Hey there! Mo here. As you may have noticed, the blog has a new look. I’ve made seldom changes in the past 5 years, but with so many big crazy things happening it was time for a reboot. Thus, Travels of Mo has become Strangers in Paradise.
I mentioned in my last post that Zac and I have a new international destination for living and teaching English: Turkey. What I did not mention was how rapidly everything is coming together.
We leave in 7 weeks.
It sounds so far yet too soon at the same time. It feels very unreal. I’m sure it will not feel completely real until we step onto the airplane that will take us away to the next chapter in our lives.
Here’s the plan: in 7 weeks we fly from Oakland to Stockholm via budget flights on Norwegian Air. We get a 24-hour layover in Stockholm and then fly from there to Izmir, Turkey, with a layover in Istanbul (I’m very proud of these flight arrangements. It took some serious travel-hacking skills to arrange and the tickets are CHEAP). Once in Izmir, we ring in the New Year at a hostel or with a Couchsurfing host, and spend the next 10 days finding housing in Izmir. In January, we begin a month-long course to obtain CELTA certificates, and then find jobs as English teachers.
I spend the last two posts documenting our process to get 100 hour TESOL certificates, so you may be wondering what the CELTA is and why we need it at all. While it is certainly possible to get English teaching jobs with a TESOL, the CELTA program is certified by the prestigious Cambridge University in England. With such accredation, an English teacher can get much better jobs, recieve a higher salary, and is able to teach anywhere in the world. Let me repeat that. A job ANYWHERE in the world! While the TESOL is the plastic bottle of Popov vodka on the bottom shelf of the liquor aisle; the CELTA is the elegant Grey Goose vodka on the top!
The best part about doing the CELTA in Turkey is it is almost half of the cost of doing it in the US. If it had been an option for us to do in San Francisco, we would have done it already, but it’s a full-time, month-long committment, and we could not afford to take the time off from our jobs. Plus, I am really looking forward to being a student again for a month and getting more practice at this English-teaching thing! As of writing this we have passed our interviews and are just about to register for our course with International House Izmir.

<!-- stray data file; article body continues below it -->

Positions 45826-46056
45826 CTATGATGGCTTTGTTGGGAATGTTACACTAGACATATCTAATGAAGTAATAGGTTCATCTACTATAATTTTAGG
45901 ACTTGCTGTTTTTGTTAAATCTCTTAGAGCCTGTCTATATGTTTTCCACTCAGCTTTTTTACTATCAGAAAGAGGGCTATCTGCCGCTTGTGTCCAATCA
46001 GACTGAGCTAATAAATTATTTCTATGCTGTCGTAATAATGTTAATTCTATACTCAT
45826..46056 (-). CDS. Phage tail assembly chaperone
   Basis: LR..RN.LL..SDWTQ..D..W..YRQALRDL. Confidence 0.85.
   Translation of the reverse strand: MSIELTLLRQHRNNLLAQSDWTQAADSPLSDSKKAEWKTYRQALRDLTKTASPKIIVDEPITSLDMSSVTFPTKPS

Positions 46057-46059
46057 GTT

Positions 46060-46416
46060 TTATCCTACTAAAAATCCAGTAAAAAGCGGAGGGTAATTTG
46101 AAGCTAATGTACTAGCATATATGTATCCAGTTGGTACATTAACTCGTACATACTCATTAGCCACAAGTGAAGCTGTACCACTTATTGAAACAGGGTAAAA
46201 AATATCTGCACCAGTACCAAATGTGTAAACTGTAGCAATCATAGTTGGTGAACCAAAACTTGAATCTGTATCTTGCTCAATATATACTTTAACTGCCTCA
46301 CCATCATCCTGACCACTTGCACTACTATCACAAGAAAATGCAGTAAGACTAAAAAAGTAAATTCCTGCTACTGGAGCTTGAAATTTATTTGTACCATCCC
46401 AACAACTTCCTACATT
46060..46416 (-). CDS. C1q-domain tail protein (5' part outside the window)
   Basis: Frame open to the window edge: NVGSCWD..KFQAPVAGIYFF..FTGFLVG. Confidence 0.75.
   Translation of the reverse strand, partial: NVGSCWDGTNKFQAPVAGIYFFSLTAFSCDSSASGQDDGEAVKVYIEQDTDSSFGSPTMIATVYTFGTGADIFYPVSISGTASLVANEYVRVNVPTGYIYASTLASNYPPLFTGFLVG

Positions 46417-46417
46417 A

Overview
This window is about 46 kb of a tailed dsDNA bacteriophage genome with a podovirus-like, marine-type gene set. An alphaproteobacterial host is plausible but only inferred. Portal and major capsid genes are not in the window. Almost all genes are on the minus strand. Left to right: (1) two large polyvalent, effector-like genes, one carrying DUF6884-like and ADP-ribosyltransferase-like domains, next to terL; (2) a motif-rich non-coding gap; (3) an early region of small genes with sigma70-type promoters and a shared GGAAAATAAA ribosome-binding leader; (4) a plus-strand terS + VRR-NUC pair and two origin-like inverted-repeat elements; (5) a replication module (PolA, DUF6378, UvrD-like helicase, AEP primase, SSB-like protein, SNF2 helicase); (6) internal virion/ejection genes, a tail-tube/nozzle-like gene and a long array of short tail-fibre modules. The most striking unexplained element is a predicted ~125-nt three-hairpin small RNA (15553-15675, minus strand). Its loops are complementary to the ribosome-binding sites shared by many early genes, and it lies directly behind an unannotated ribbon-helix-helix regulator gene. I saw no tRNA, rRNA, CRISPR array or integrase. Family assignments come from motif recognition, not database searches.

You may also be wondering about Izmir. While it is the third most populous city in Turkey, it does not have the sparkle or tourist attraction of Istanbul or the international embassies of the capital, Ankara. From our Lonely Planet guidebook:
“The grand port city of Izmir, Turkey’s third-largest, is a proudly liberal, long-time centre of commerce that has emerged as a smart alternative base for travel in the west of the country. Formerly the famed Greek city of Smyrna, Izmir lives by it’s kordon (seafront), which, especially around leafy Alsancak, is as fetching and lovely as any large seaside city in the world.
With it’s Levantine and Jewish heritage, Izmir is proudly distinct from the rest of Turkey; indeed, it’s fellow countrymen sometimes still regard Izmiris with a degree of suspicion. That’s certainly not to say there aren’t Turkish flags aplenty between the palms, but Izmir does have a liberal, laid-back feel.
Izmir is also developing a reputation for it’s cultural and civic foresight. The International Arts Festival in June is adventurous and vast, while a number of decrepit industrial buildings have found new life as communal and creative spaces.”
Sounds perfect, doesn’t it? I am certainly looking forward to a life on the Meditteranean. Other plus points to Izmir is it’s location as a home base for travel around Turkey and proximity to Europe. Not to mention it’s influx of Syrian refugees, whom Zac and I would like the opportunity to volunteer with.
There’s a lot to do in the next 7 weeks! On our wall is a list with everything from arrange visas to sell/store/donate belongings to quitting our jobs. Slowly but surely everything will be checked off, until there’s nothing but an empty apartment and a full suitcase.
I cannot tell you how amazing this feels to be so close. This dream has been years in the making. I am always happiest when I’m traveling and experiencing other cultures, and have felt so stagnant and trapped as of late. I cannot wait to be doing what I love again, and to have it be my life and not just something that I do.
For those of you that have been reading Travels of Mo for the past five years, thank you so much! Please stay with me, it’s only getting better from here. For those of you that may be new, welcome! Enjoy the ride; I know I will!
Ps- Please let me know what you think of the new blog! I would love the feedback. The blog has always been a side focus of mine competing with my many other interests, but as I move forward to living abroad my travel writing will become a much bigger focus. Thanks!